Keeping you in stitches
One of the biggest issues for me when shopping in the mens department is that pants are notoriously too long for my short little legs. Most of the time 30 length pants are just one inch too long for me (except in Gap Khaki’s, their 30’s are PERFECT) and so they need to be hemmed. It’s relatively easy to hem your own pants, even if you aren’t a born sewer – this is something that can be easily learned, and you don’t need much in the way of supplies – and to save anywhere from $10-$15 dollars a pair – well, money talks and this is something you can certainly do yourself.
You’ll need scissors, an iron, pins, and a needle and thread. Yes, I have a sewing machine which makes the process move faster than the speed of light but this is not a really long process and so you don’t need to go out and purchase major hardware unless you think sewing is something you’re going to get really in to. If you’re usually only an inch or so shy, then a seam ripper might be something to invest in as well – they’re only a buck or two at a sewing store.
This is my method – it may not be what Martha Stewart would do, but it works well for me.
Step one – Remove old seam. Use the seam ripper to get rid of the old hem stitching. I don’t usually need to do this because I have SO much fabric to get rid of so I proceed straight to step two. Iron the pants flat.
Step two – I put the pants on, inside out. I want them to hang on me the way that they are going to fall when really wearing them so I walk around for a few minutes to get the “hang” right on the pants. I then fold the pants up at the appropriate hem line, and use 4 or 5 pins to hold the hem in place. I usually use a ruler to make sure that I’ve pinned the pants evenly, and this is a good time to adjust to make sure you’re evenly hemming the pants.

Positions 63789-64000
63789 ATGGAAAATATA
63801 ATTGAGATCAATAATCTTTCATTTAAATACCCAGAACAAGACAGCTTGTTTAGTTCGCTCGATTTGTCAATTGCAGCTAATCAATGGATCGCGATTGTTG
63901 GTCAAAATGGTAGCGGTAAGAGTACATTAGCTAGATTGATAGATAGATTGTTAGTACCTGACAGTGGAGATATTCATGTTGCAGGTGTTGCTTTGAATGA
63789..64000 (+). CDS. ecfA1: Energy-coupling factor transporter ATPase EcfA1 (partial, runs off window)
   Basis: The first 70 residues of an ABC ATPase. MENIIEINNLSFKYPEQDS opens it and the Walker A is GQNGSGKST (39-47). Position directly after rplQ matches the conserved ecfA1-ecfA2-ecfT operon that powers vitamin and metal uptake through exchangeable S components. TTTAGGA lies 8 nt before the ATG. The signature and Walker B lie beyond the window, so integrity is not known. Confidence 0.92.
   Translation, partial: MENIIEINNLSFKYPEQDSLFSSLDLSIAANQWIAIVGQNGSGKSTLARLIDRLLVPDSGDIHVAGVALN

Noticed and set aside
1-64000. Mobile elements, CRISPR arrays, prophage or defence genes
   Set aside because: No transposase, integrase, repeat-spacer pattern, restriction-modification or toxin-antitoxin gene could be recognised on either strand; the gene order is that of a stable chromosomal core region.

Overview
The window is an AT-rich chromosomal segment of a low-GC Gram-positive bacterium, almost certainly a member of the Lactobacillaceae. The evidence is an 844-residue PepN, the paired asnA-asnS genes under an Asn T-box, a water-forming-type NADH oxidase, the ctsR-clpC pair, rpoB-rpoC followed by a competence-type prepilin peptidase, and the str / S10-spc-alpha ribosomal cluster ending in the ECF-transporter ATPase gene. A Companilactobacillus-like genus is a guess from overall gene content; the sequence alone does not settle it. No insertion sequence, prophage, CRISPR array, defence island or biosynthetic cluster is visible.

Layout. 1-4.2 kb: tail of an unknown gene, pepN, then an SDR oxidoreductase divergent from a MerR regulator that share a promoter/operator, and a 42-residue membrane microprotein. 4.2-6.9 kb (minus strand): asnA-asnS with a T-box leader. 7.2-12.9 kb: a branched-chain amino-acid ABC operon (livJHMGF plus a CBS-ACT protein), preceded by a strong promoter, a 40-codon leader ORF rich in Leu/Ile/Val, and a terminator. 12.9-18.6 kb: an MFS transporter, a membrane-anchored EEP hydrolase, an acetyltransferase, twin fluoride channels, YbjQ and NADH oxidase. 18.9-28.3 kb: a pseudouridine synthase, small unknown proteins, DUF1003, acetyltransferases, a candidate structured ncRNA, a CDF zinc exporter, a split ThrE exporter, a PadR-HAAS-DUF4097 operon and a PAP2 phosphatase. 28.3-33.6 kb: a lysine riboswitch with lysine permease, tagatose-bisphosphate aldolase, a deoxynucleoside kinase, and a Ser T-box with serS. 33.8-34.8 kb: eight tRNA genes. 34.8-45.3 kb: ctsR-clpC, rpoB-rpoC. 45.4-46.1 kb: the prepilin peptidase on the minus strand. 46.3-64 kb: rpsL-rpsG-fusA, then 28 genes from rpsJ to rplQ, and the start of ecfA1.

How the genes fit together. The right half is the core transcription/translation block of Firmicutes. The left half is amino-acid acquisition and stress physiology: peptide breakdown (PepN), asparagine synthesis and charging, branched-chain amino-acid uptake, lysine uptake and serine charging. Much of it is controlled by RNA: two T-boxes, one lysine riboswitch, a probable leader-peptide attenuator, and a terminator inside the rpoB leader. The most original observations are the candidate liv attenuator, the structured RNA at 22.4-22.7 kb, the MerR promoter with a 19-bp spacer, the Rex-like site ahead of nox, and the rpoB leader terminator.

Step three – Iron at “fold” line. This just makes it easier to sew.
Step four – Sew new hem. I usually like my hems 3/4 to 1 inch above the “fold” of the pants. If hand stitching use a “running” or “straight” stitch around the hem line.
That’s it. You’re done. If you’ve hemmed a significant amount of length off the pants, use your scissors and trim 1/2 half of an inch above the new stitching.
If you’ve never sewed before, this may take about 1/2 an hour or more, but once you get it down, this is something you’ll have mastered forever!
I am kind of a crafty butch and I love to sew – this is me actually hemming some pants a few weeks ago -you know, just for some butch in action excitement at the end of a somewhat perfunctory post.